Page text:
Sehmatalstraße 15, 09488 Wiesa/OT Schönfeld.
From Annaberg-Buchholz B95 towards Chemnitz, after 1.7 km in Sehmatal turn left.
All year daily 9-16:30.
Adults EUR 10, Children (6-17) EUR 6.50, Families (2+2) EUR 28.
Photo and video permission EUR 1.
Groups (15+): Adults EUR 9, Children (6-17) EUR 5.
|Classification:||Silver Mine Cobalt Mine Uranium Mine|
|Light:||Incandescent Electric Light System|
|Guided tours:||L=500 m, 600 m mine train, D=60 min, Max=40, MinAge=6. Audioguide:|
|Photography:||with photo and video permission|
|Address:||Besucherbergwerk "Markus-Röhling-Stolln", Sehmatalstraße 15, 09488 Wiesa/OT Schönfeld, Tel: +49-3733-52979, Fax: +49-3733-542631. E-mail:|
|As far as we know this information was accurate when it was published (see years in brackets), but may have changed since then.
Please check rates and details directly with the companies in question if you need more recent info.
|1491||First silver discovery at Schreckenberg.|
|21-SEP-1496||Annaberg mining town founded.|
|1500||Tieferer "St. Annen Stollen", today's Markus Röhling Stollen, started.|
|1733||Erstneuglück-Flache-Gang discovered, start of mining of silver and cobalt.|
|1948||Reopened by SAG WISMUT.|
|1953||Uranium mining ceased.|
|1990||Verein Altbergbau „Markus-Röhling-Stolln“ association founded.|
|JUL-1994||Show mine opened.|
|23-SEP-2022||New tour opened.|
The Annaberger Graugneiskuppel (Annaberg grey gneiss dome) contains schistosity-parallel dipping veins with 15° to 20° degrees to the northwest. The meta-black shales with a thickness of 20 cm to 50 cm are called Schwebende (floaters). There are 22 of these in the entire district. The younger NW to NNW-SSO striking gangues contain fluorite, baryte and bismuth, cobalt, nickel, silver and uranium ores. In addition, there are older east-west striking spar veins, the so-called Flachen (flats), which contained tin and tungsten. In the Markus Röhling mine, the Erstneuglück Flache and the Heynitz Flache were mined, which produced the most silver and cobalt ores, especially at the intersections with other veins. Silver ores were proustite, pyrargyrite, argentite, native silver and chloanthite. Cobalt ores were skutterudite and safflorite.
The Besucherbergwerk "Markus-Röhling-Stolln" ("Markus-Röhling-Stolln" visitor mine) near Annaberg-Buchholz is named after a mining lord who was once its owner. The Markus-Röhling-Stolln was started in 1500 as the Erbstollen (adit) St. Annen Stollen and later renamed. In 1733, during its construction, the Erstneuglück-Flache gangue, later the main ore passage of the mine, was discovered. The mine was in operation for many generations and was closed in 1857. During this time, about 15.4 tonnes of silver and 51,326 hundredweight of cobalt ore were extracted. This made the mine one of the most productive in the Annaberg mining district. It was reopened after the Second World War, by SDAG Wismut in search of uranium ore. In a few years, about 40 tonnes of uranium ore were mined, then the mine was finally closed due to a lack of mineable ore.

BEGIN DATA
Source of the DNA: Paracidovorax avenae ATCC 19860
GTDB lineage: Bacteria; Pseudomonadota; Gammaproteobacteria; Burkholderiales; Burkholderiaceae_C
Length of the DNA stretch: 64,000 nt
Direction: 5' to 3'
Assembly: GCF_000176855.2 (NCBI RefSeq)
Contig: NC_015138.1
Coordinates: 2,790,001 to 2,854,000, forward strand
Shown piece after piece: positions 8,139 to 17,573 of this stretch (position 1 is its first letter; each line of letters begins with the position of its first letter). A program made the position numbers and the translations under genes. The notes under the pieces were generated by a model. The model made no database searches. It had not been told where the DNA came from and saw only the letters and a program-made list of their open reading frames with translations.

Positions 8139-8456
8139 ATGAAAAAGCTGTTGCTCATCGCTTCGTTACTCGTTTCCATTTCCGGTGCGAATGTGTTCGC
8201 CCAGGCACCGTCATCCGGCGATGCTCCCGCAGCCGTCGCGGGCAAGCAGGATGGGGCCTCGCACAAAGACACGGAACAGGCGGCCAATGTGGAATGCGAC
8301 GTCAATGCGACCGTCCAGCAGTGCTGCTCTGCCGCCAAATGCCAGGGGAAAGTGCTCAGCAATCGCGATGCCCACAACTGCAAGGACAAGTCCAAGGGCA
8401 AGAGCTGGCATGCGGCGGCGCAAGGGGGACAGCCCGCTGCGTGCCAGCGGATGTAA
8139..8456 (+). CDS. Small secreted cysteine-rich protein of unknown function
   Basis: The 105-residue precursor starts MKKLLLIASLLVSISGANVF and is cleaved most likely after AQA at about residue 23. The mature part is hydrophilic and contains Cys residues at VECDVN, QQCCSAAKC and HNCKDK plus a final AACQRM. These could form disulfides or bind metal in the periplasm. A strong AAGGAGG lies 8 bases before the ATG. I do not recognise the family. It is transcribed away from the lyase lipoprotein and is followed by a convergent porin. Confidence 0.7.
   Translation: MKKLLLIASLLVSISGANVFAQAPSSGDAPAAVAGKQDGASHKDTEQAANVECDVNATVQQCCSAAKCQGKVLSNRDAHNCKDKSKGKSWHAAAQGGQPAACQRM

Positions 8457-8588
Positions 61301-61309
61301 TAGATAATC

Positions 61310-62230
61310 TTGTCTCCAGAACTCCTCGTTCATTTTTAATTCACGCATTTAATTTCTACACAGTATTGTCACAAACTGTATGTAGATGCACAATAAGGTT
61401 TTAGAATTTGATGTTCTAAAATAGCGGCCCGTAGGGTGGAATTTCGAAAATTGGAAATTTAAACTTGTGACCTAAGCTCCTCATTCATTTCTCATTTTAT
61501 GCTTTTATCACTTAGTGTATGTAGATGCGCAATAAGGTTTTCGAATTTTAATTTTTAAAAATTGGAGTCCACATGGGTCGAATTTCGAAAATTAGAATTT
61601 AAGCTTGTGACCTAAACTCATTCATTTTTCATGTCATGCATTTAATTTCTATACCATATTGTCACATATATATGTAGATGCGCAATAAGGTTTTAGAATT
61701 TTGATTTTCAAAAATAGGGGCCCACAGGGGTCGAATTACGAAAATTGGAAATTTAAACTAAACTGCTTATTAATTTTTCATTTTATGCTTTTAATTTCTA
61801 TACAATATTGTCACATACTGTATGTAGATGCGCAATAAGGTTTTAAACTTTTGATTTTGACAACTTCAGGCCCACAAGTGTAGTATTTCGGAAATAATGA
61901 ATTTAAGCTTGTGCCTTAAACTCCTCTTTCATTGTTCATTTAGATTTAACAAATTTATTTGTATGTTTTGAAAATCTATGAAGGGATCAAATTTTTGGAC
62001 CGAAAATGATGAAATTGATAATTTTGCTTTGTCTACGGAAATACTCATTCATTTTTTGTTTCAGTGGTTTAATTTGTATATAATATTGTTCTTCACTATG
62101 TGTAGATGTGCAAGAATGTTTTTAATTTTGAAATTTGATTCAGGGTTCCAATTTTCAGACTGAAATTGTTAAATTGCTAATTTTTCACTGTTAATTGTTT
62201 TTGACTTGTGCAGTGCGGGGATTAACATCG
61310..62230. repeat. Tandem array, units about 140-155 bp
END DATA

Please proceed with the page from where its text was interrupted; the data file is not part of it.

The mine has been made accessible again since the 1970s and is run by the Markus-Röhling-Stolln Frohnau e.V. non-profit association. Exhibits from other mines in the area were also collected for this purpose. Today, the mine has an open-air area with various mining trains, hunts, drill mounts and other large equipment from the mid-20th century. From the entrance building, where visitors don their helmets and protective cloaks, an electric mine train takes them 600 m in. From the station in the mountain, a straight tunnel of Wismut AG leads to a place where the old mine was cut. From there, the guided tour follows this historic adit.
The part of the mine that was driven by WISMUT in the 1950s is quite spacious. The driving method was classical tunnelling, in which each shift begins with the removal of the material on site. Once the site is clear, holes are drilled into the rock face with drills and explosives are added. From a safe retreat, the explosives are detonated. The passage is now filled with the toxic gases from the blast, the shift moves out and the ventilation system transports the toxic gases away until the shift layer arrives and the cycle begins again.
The spacious gallery serves as a kind of underground museum and many of the devices powered by compressed air are demonstrated. Mostly, however, at reduced pressure and thus at a lower volume than during active mining. Nevertheless, the noise is deafening.
Historical mining was an obstacle for WISMUT, finds were destroyed and not secured. A historical Wasserkunst (water wheel) was thus destroyed, but was partially reconstructed by the association. Originally, water was supplied from the surface through a supply tunnel. Via a wooden water wheel, it reached an intermediate level from where it drove two other water wheels with overshot gears. Afterwards, it was led out of the mine again through an Erbstolle (adit). This also took in the water that was pumped up from deeper parts of the mine with the energy gained. The power was transmitted via a wooden beams to the pumps installed at various depths. The reconstructed water wheel is demonstrated during the tour. Without the pumps connected, a single shovelful of water is enough to set it in motion.
The historical passageway has probably been extended considerably for the show mine. It slopes slightly to the side, forcing visitors to bend down, but was probably originally much lower. You can clearly see the traces of the hammer and chisel. This passage also does not follow an engineer's plan in a straight line, but follows the gangue which contained the mined ore. It doesn't make any bends, but it doesn't run straight either. Until recently, the tour ended after about 300 m and visitors returned the same way. With funding, a 25-metre-long gallery could be dug which connects to a parallel gallery, so that a circular route has now been established. The new circuit was opened in 2022.